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Iran: Ministerial Picks Exchange Notes With Private Sector

Oct 24, 2018, 2:02 PM
News ID: 27280

EghtesadOnline: President Hassan Rouhani’s picks for the ministries of Economic Affairs and Finance, Farhad Dejpasand, and Industries, Mining and Trade, Reza Rahmani, engaged in a direct dialogue with representatives of the private sector on Tuesday.

In a meeting at Iran Chamber of Commerce, Industries, Mines and Agriculture, Gholamhossein Shafei, the ICCIMA chief, said the future economy minister needs to pay attention to the Private Sector-Government Dialogue Council and tap into private actors’ ideas to move the economy forward. 

“The president’s choice for the ministry of industries, mining and trade, Mr. Rahmani, was a parliamentarian for several terms and the chairman of Majlis Mining and Industry Commission. He built up good ties with economic players then. Today, the ministry is facing a series of problems. A well-informed, strong figure with years of experience would be a change in the right direction,” Shafei said. 

Kourosh Parvizian, chairman of ICCIMA’s Money and Capital Commission, said negative impacts of the government’s impulsive decisions have created a number of economic challenges in the country, according to Financial Tribune.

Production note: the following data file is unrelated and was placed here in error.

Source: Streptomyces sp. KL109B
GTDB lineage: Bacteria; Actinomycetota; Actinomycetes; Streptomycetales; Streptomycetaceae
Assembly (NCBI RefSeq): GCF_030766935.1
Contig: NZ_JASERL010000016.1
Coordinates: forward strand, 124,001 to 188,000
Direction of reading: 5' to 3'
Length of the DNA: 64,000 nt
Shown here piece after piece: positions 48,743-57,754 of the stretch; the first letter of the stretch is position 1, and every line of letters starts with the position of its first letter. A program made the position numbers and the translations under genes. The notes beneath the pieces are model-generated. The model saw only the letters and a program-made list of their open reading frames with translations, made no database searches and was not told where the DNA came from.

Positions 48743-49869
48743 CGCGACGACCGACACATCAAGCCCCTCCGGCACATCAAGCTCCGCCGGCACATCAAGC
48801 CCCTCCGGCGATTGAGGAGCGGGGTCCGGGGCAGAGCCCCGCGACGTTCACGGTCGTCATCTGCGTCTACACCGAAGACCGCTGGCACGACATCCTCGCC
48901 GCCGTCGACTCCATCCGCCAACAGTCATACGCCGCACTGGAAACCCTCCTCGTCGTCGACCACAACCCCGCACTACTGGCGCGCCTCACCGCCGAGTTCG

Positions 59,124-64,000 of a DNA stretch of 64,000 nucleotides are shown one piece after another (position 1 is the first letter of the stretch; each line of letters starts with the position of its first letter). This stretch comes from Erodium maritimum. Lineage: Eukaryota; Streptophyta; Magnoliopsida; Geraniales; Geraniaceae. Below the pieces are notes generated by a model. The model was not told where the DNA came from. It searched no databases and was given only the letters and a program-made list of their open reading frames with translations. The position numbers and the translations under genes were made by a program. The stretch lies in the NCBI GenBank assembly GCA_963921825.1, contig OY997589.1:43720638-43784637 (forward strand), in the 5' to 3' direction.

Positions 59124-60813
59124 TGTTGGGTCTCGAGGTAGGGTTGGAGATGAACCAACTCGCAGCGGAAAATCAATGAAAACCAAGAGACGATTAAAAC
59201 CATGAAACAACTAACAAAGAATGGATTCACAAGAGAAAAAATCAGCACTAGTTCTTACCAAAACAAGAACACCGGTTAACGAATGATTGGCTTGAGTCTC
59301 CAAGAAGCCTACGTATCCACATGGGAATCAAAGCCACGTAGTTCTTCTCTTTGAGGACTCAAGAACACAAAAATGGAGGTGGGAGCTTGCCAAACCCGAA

"It’s our hope that the future economy minister work out a solution to this problem," he said. 

“The Ministry of Economic Affairs and Finance’s objective functions are conflicting in nature. On the one hand, the minister has to provide the government with revenues to pay its never-ending expenditure. On the other, it has to be accountable about the country’s growth and production."

Parvizian noted that the answers on how to solve this conflicting issue and how to strike a happy medium between the two have puzzled economy ministers in the past, adding that he hopes Dejpasand would focus on the production sector, if elected. 

"Given the limited time the new minister would have in this administration, it’s better for him to focus on a handful of policies, namely fixing the taxation system, customs and banks, injecting transparency into stock market trading and establishing a participatory mechanism for the presence of the country's elites and economic operators," said Ahmad Torknejad, another member of Iran commerce chamber. 

Ebrahim Jamili, the head of Iran-India Chamber of Commerce, said he hopes to see Dejpasand wield enough authority to take decisions in favor of the private sector. 

“Mining, as the saying goes, is the toughest job on earth. In Iran, however, the most difficult job is for the government to withhold from interfering in actvities that fall within the ambit of the private sector,” Jamili said. 

“It’s obvious that you don’t have a broad mandate in enjoying the private sector’s potential," said Ahmad Pourfallah, the head of Iran-Italy Chamber of Commerce, "but the least expectation we have is that you include members from the private sector within your advisors’ council."

Pourfallah added that creating trust between taxpayers and tax authorities, as is common in advanced countries and keeping executives who have a proven record within your ministry's affiliated bodies, is necessary.